Do you have these inhand? its hard to believe they're low backlash, but since
their hooked to a stepper, you never know. is there a way to estimate the inoz torque from its voltage and phase current? I was trying to figure out what kind of omph one might expect...i'm guessing 80-100in oz before gear.
I ordered 4 on the offchance that someday I might want a plasma. I wonder
if they'll take the torque I'm going to unleash on them in a router.
thanks for the headsup. I bought a 15:1 low lash gearhead so i'm going forward on rack or belt, probably rack. is std steel still the best place? http://www.stdsteel.com/gr_stock.htm
how does one mount this stuff to 8020?
I have not felt any backlash but if there is any, by the time it gets to your pinion it will be 18 times smaller due to the gearing. With an 18:1 gearing, you will multiply the torque of the motor by 18 which essentially gives you a 1800 oz/in motor, but, you also slow down the rpm of the motor by 18. With a rack and pinion you want a slow but very precise rotation of the shaft driving the pinion. With the rack I have, one rotation of the pinion gives me about 1.5 inch travel. While I have not installed these yet they seemed like the perfect solution on paper.
SSS does have a lot of the rack and you might also try http://www.sdp-si.com/
I bought some of those. while they are nice for the price, they do have
quite a bit of lash in the output shaft. I'd guesstimate it at a degree or so. on a pinion of 2", that would be 2 (pi)/360 inches of error or about 1/60".
I decided to start small and beat out a quick little 18x18 design with
dumpster nuts and 2 start acme. its 24x24 frame.
$200 80/20 extrusion and connectors. (could be a lot cheaper)
$25 in 416 11/16 stainless. (love to find hardened hex and bigger)
$50 misc hardware 5/16 bolts etc. (lowes prices)
$75 linistepper kit
$20 28V 8 amp supply (surplus)
$200 in dumpster nuts, couplers, collars
$60 in msc bearings (thrust bearings are pricey and I probably overbought)
$100 4140 amce mcmaster carr and stuff (didn't want to take a chance with emco)
$ 80 thk 4" z axis (steal on ebay).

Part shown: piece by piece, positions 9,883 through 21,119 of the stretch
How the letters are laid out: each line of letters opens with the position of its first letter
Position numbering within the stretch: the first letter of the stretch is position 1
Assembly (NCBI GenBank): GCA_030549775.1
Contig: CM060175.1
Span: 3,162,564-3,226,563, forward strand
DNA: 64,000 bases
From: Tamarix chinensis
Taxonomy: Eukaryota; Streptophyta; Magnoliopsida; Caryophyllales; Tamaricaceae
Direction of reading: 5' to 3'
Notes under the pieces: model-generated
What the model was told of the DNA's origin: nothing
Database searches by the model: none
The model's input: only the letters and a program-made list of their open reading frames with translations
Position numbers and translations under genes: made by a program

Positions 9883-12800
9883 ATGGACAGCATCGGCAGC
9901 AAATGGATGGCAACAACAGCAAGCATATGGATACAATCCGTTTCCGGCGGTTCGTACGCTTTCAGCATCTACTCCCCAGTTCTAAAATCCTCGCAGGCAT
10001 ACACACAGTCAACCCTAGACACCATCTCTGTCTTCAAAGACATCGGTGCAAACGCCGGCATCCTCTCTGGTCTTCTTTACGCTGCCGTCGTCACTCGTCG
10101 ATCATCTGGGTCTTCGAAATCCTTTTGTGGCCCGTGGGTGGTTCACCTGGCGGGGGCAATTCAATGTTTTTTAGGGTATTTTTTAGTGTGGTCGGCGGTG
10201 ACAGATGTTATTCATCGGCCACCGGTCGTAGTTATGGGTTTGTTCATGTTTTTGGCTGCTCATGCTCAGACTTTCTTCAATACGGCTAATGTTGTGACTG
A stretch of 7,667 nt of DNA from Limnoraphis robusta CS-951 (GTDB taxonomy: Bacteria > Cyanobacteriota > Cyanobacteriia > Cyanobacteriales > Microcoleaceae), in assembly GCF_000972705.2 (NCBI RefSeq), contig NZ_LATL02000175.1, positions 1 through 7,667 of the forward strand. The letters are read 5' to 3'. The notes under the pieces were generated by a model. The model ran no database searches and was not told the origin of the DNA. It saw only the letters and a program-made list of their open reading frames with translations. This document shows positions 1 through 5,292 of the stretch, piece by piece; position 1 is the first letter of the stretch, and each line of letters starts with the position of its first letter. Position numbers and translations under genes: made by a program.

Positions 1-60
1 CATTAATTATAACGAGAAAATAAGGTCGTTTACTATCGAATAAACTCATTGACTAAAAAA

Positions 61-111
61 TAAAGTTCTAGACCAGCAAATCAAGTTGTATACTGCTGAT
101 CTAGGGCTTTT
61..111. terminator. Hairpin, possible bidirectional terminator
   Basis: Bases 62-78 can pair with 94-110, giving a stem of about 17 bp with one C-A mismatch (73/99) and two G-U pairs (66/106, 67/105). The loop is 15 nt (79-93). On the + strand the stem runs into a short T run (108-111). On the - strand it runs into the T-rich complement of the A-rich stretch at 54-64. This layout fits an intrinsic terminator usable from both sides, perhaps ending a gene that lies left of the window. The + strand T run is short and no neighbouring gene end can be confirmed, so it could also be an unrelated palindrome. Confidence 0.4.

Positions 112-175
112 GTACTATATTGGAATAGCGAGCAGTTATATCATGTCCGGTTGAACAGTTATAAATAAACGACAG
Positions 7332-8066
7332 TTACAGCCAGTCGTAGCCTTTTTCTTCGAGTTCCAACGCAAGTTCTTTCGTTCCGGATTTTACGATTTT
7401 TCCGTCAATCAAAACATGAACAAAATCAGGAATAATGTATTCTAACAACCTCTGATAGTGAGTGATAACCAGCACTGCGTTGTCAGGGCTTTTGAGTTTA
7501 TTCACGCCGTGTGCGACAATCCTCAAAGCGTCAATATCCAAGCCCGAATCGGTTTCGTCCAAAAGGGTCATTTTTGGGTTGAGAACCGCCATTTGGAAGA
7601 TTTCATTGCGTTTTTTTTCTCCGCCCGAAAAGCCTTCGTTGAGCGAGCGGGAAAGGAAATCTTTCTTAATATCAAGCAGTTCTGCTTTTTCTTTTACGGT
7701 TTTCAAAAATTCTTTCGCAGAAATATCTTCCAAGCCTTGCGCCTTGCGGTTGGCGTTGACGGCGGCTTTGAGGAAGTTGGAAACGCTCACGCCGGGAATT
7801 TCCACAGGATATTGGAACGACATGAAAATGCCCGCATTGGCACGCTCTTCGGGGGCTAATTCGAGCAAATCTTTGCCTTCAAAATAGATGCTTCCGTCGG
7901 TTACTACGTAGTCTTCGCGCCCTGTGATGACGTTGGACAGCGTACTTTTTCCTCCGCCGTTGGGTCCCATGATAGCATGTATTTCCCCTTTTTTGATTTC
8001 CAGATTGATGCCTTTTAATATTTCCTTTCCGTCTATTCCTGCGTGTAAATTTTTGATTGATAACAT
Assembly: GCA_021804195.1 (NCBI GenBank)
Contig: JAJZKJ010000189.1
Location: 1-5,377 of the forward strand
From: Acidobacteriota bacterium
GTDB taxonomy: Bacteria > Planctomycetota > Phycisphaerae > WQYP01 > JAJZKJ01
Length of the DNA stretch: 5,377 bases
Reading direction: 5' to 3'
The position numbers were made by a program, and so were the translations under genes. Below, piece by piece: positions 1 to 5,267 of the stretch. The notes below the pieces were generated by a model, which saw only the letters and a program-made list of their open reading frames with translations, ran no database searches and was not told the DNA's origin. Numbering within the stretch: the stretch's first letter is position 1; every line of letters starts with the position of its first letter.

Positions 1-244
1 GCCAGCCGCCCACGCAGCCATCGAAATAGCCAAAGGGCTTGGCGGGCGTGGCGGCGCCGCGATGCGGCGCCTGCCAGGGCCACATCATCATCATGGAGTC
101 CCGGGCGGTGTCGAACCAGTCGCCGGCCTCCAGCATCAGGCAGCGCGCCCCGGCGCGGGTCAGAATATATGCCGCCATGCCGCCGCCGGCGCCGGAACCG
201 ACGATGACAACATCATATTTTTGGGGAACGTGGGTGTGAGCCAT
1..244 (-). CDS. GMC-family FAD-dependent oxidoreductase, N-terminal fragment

$ 90 8 - 120 v bearings (cheaper in qntity).
so about 900. still need mach or freeware to move it around and a breakout board. most of it will carry to a bigger machine.
i'm using 24" rails (hex rod) with 120 V bearings pinching the sides. it works pretty well and it compensates for wear by making it easy to tighten the bearings up. when the hex is too torn up, throw it away. the outers on the bearings are hardened, so they're not going anywhere. one could use this machine to build the rail supports for hardened 10-12mm round. it would work just the same, if someone needed even more precision. Personally, I'll
probably never kill a set of rails even in relatively soft 416 stainless.
Once I get this one going, i'll start figuring out a reasonable way to do a rack drive. I've got a nema 34 100:1 and a nema 23 15:1 plantary's on the way for servo and stepper drives. I still need a good way to attach rack to aluminum.
cheap, fast, accurate, reliable...pick 2.
$100 for acme is a big gulp. I went with Enco Tuesday and they were having a sale. A 6' length of 1/2"-10 was only $4.50 but the old saying "you get what you pay for" probably applies. This will be my first build with 1/2" so I don't know what to expect from Enco. Guess I'll know in a few days.
how's the enco look? the mcmaster is nice dark black. feels almost coated.
The Enco rods have a nice smooth feel and maybe .010"-.015" backlash. They are still on sale at $7 for a 6' length. They also have free shipping on a $50 purchase thru the end of Sept. with the use of a promo code.